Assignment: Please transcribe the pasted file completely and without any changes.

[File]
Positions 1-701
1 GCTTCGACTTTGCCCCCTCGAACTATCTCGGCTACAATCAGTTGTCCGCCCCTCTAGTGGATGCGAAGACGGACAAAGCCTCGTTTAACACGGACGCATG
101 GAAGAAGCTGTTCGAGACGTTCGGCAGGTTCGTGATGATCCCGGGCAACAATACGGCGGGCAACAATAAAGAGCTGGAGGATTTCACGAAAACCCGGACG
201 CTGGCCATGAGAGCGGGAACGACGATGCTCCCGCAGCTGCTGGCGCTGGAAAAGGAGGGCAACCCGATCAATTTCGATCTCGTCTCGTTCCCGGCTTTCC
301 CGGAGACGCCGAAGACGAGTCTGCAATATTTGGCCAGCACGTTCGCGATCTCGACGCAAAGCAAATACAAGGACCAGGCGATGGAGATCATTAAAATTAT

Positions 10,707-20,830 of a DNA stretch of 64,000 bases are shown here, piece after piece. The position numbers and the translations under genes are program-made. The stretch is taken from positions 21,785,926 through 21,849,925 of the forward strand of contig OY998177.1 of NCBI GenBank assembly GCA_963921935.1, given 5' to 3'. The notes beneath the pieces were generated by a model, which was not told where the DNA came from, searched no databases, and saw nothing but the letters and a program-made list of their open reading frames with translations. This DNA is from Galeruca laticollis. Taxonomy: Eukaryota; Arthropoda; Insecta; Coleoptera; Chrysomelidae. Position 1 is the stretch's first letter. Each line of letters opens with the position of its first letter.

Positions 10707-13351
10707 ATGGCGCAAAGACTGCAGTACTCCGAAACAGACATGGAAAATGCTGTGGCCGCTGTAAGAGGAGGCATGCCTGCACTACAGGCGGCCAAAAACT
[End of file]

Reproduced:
Positions 1-701
1 GCTTCGACTTTGCCCCCTCGAACTATCTCGGCTACAATCAGTTGTCCGCCCCTCTAGTGGATGCGAAGACGGACAAAGCCTCGTTTAACACGGACGCATG
101 GAAGAAGCTGTTCGAGACGTTCGGCAGGTTCGTGATGATCCCGGGCAACAATACGGCGGGCAACAATAAAGAGCTGGAGGATTTCACGAAAACCCGGACG
201 CTGGCCATGAGAGCGGGAACGACGATGCTCCCGCAGCTGCTGGCGCTGGAAAAGGAGGGCAACCCGATCAATTTCGATCTCGTCTCGTTCCCGGCTTTCC
301 CGGAGACGCCGAAGACGAGTCTGCAATATTTGGCCAGCACGTTCGCGATCTCGACGCAAAGCAAATACAAGGACCAGGCGATGGAGATCATTAAAATTAT

Positions 10,707-20,830 of a DNA stretch of 64,000 bases are shown here, piece after piece. The position numbers and the translations under genes are program-made. The stretch is taken from positions 21,785,926 through 21,849,925 of the forward strand of contig OY998177.1 of NCBI GenBank assembly GCA_963921935.1, given 5' to 3'. The notes beneath the pieces were generated by a model, which was not told where the DNA came from, searched no databases, and saw nothing but the letters and a program-made list of their open reading frames with translations. This DNA is from Galeruca laticollis. Taxonomy: Eukaryota; Arthropoda; Insecta; Coleoptera; Chrysomelidae. Position 1 is the stretch's first letter. Each line of letters opens with the position of its first letter.

Positions 10707-13351
10707 ATGGCGCAAAGACTGCAGTACTCCGAAACAGACATGGAAAATGCTGTGGCCGCTGTAAGAGGAGGCATGCCTGCACTACAGGCGGCCAAAAACT